March 18, 1903 (9th Parliament, 3rd Session)


William Findlay Maclean

Independent Conservative


On this motion to go into Supply, I propose to call the attention of the House and the country to a grave condition of affairs that exists in my own province, that of Ontario. A political crisis exists there to-day that is attracting the attention of all the people of Canada. Certain circumstances have been made public which reflect on the moral tone of that province, which reflect on the political tone of that province ; and I say a crisis has arrived in which the honour of the province is involved, in which the honour of politicians is involved, and every one must be concerned in the settlement of that crisis. At the present moment the Lieutenant Governor of that province has exceeded his term. He was appointed about November, 1897 ; his five years consequently are up, and he is holding office, I think, very improperly. Not only is he holding office after his term has expired, but his condition of health, I believe, is such that he is unable to discharge the high functions of his office. Certainly he was unable to open the legislature last week and it had to be opened by commission. After what transpired not long ago in connection with this affair, I think it is my duty now to call the attention of the House to this condition of affairs in Ontario ; and also to call the attention of the House to the record of the hon. gentlemen opposite in regard to that question. On a motion to go into Committee of Supply, in the year 1895, I find that Mr. Mills (Both-L well) submitted the following resolution :

That, in the opinion of this House, section 59 of the British North America Act of 1867, which prevents the removal of a lieutenant governor of a province for five years from the date of his appointment, except for cause assigned, and communicated to the House of Commons by message, was intended to prevent the undue influence of federal ministers in provincial affairs ; and the practice which has become prevalent, of permitting lieutenant governors to continue in office for long periods of time after the expiry of their commissions, by which they become removable at any time, without assignment of cause, is an abuse of authority calculated to impair responsible government in the provinces of the Dominion.
Mr. Mills supported that motion by an argument, and I propose to read a few sentences from that argument. He said :
Now, the objection I make to the existing condition of things is that in the case of many of the lieutenant governors of provinces, they have been permitted to hold office for several years after their commissions have expired, and at the moment the commission expires, it is in the power of the government to remove a lieutenant governor without assignment of cause, and without any report to either House of parliament. Now, I say that this is a highly objectionable condition of things. If it is proper during the five years that the commission is in existence that the lieutenant governor should not be removed without adequate cause being assigned, and without that cause being reported to both Houses of parliament, it is obviously improper that the lieutenant governor should continue to hold office after that period has expired. If the government desire that the' lieutenant governors shall hold office for a longer period than five years, they should issue to him a new commission, they should put him beyond their power of removal for any subsequent period, just precisely as he was beyond their power of removal for the period for which he was appointed in the first instance. What is the object of the provision of the law ? The object is to make the lieutenant governor independent of the government here, and solely subject to the advice which his constitutional advisers may think proper to give him.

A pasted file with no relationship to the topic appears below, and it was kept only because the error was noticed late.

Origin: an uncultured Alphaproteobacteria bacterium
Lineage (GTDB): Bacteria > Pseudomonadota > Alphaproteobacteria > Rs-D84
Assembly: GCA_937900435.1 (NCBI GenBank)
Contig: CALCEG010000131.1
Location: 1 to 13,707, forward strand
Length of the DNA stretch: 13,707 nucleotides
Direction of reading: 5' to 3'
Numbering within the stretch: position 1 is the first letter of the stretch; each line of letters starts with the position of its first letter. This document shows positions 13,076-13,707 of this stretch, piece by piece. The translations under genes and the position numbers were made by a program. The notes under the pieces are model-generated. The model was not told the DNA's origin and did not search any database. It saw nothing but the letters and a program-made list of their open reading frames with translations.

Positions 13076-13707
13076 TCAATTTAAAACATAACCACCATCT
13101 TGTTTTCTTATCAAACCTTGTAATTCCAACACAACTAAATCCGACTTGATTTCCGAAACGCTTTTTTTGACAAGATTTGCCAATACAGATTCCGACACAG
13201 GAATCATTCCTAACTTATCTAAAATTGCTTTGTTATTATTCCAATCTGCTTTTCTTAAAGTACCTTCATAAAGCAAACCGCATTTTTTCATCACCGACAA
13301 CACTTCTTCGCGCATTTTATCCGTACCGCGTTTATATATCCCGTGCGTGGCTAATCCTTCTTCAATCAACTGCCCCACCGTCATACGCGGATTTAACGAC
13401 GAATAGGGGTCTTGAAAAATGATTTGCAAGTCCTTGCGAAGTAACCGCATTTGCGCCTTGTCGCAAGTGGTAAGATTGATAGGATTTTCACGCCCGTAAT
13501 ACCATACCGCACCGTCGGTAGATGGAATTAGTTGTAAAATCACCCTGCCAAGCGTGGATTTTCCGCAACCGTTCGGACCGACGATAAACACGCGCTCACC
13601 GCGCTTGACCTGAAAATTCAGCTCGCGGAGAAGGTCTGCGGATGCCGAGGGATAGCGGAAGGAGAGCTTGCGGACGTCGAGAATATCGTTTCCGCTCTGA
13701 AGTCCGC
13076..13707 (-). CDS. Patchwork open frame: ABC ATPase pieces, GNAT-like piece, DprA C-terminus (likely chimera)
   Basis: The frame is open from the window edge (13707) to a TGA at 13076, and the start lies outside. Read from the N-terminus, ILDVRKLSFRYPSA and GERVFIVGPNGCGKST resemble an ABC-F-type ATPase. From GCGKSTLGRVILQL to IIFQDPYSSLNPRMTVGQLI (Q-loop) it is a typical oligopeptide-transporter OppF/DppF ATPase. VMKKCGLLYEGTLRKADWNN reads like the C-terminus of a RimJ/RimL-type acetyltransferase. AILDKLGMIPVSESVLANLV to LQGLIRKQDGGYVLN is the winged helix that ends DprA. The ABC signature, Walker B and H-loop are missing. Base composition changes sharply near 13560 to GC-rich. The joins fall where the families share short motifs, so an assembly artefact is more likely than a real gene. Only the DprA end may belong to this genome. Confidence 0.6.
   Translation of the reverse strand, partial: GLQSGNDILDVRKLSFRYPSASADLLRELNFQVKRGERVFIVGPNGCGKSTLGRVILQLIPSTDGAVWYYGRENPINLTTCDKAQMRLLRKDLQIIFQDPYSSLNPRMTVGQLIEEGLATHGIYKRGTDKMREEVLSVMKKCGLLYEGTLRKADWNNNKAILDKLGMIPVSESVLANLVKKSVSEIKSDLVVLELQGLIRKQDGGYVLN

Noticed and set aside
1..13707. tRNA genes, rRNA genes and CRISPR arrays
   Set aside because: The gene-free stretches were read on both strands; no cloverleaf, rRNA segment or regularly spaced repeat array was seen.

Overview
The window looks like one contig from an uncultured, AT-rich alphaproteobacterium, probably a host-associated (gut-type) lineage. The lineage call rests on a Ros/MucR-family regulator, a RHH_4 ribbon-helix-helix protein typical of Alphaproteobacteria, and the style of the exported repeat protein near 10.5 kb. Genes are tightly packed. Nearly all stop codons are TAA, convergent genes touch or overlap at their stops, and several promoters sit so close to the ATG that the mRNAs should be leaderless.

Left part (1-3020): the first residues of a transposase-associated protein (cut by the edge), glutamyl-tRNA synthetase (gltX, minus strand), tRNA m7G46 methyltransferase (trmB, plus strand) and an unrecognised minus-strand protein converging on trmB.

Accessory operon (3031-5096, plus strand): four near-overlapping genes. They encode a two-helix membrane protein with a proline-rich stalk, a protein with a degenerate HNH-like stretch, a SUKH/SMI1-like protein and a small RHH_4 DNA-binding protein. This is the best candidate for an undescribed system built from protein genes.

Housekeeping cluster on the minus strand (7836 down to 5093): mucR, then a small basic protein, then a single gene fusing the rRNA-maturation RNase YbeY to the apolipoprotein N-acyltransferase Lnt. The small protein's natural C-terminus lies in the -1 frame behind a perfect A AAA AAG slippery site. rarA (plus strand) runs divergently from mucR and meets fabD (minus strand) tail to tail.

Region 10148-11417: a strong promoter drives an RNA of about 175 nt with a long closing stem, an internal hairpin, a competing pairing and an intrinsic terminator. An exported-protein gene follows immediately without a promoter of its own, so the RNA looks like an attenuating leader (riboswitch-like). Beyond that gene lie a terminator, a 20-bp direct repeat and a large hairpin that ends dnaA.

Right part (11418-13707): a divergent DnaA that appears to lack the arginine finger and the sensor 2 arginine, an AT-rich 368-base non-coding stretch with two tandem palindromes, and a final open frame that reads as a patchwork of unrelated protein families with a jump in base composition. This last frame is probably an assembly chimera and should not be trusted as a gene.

Then he went on
Sir Leonard Tilley held office in the province of New Brunswick from 1885 to 1893, a period of eight years ; so that for three years of his term of service he was liable at any moment to be removed from office by the administration ; and therefore, if the administration had chosen to interfere in local affairs, they could have brought pressure to bear upon the lieutenant governor if he desired to continue in offiee, which was altogether inconsistent with the duties that are assigned to him, under the law to discharge. In 1888, Mr. Schultz was appointed lieutenant governor of Manitoba, and now, in 1895, at the end of seven years, be is lieutenant governor still. For the past two years he has held office by the sufferance of the ministry, he is liable at any moment to be removed without assignment of cause ; and that being so, I say that this condition of things has become an abuse which ought to be corrected, and for that reason I put into your hands this resolution.
Then Mr. Laurier continued the debate. And here is what he said

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